The medicine practiced by Master Tung’s ancestors was very different from the fourteen-channel system that was currently being taught and practiced in China during the last century. Master Tung claimed that the form of medicine his ancestors practiced and passed down was much more authentic and closer to the classical practices and teachings of the Yi-Ching, Ba Gua, Wu Xing (Five Elements), and Taoist philosophy. The connection of medicine to these ancient philosophies and spiritual practices was considered vital to understanding the health of an individual and their place in the universe.
For the next 25 years, Master Tung dedicated himself to re-establishing and restoring his family’s acupuncture system and gained a tremendous amount of clinical experience treating up to 150 patients each day. During this period, Master Tung’s reputation as a profound physician grew rapidly and spread across the world with practitioners intrigued by his ability to provide immediate and lasting results.
Master Tung made certain that his system of medicine remained focused on stimulating a strong sensation in reaction areas of the body which helped rebalance and align an individual’s energy. He often used techniques which were not found in contemporary practice such as Dao Ma (Point Coupling), Active Qi Moving, and bleeding which produced profound healing effects. The medicine Master Tung practiced became famous for its simplicity in balancing channels based on anatomical mapping and reflections, similar to the idea still found today in reflexology.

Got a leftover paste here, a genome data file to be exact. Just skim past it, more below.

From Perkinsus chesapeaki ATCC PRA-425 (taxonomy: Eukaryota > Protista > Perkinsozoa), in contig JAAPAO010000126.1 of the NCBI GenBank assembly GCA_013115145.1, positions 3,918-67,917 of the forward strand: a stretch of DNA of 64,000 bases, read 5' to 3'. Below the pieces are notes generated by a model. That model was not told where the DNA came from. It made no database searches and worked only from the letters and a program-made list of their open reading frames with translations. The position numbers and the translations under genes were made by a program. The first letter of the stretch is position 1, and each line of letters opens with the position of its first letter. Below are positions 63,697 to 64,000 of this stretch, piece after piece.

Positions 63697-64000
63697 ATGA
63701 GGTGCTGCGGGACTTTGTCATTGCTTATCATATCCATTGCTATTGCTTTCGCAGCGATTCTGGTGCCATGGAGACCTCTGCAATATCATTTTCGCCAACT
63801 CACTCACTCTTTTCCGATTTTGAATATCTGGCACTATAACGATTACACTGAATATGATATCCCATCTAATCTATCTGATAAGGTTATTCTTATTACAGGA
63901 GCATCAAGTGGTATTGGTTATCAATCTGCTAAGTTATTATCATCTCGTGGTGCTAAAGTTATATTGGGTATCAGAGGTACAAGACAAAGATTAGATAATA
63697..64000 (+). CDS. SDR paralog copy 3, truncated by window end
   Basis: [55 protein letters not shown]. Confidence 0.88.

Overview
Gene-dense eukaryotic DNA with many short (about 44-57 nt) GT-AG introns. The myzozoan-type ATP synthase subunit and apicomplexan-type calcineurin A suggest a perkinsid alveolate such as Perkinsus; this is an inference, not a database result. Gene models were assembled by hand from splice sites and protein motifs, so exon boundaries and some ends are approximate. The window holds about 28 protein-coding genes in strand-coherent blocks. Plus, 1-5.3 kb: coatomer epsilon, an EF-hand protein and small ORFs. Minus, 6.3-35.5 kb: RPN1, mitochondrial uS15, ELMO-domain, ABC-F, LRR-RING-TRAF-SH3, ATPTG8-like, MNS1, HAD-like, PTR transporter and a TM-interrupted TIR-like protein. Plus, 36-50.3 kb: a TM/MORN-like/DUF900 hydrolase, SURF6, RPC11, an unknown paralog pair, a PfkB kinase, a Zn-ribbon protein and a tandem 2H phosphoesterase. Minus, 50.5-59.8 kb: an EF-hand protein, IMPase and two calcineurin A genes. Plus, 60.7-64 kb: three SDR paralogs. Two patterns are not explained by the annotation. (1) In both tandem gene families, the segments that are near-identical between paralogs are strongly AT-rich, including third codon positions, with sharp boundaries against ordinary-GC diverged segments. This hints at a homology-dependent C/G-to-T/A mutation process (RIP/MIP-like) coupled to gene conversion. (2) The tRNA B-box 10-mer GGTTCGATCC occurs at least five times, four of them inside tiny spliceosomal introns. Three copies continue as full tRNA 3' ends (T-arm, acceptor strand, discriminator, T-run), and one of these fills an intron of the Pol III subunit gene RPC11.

Fortunately, Master Tung left one book for us which was dictated and transcribed by one of his most senior apprentices titled Tung’s Acupuncture, Its Regular Channels and Unique Points. His book didn’t contain the vast amount of theory and secrets Master Tung inherently acquired from his ancestors, rather it was a basic offering of point locations, actions, and indications. Master Tung had three primary disciples Dr. Wei-Chieh Young, Dr. Palden Carson, and Dr. Chuan-Min Wang who helped spread his family’s system to the western world.
Other important students of Master Tung’s lineage include the famous Dr Miriam Lee OMD who was the first acupuncturist in America to legalise the practice and bring it to the attention of the medical hierarchy. Her student Dr. Susan Johnson L.Ac, a profound acupuncturist, teacher, and former head of the American Association of Acupuncture has dedicated her career to the teachings of Master Tung’s work offering comprehensive courses and workshops with the intent to spread this incredible medicine to all corners of the world and revitalise its deep ancient wisdom.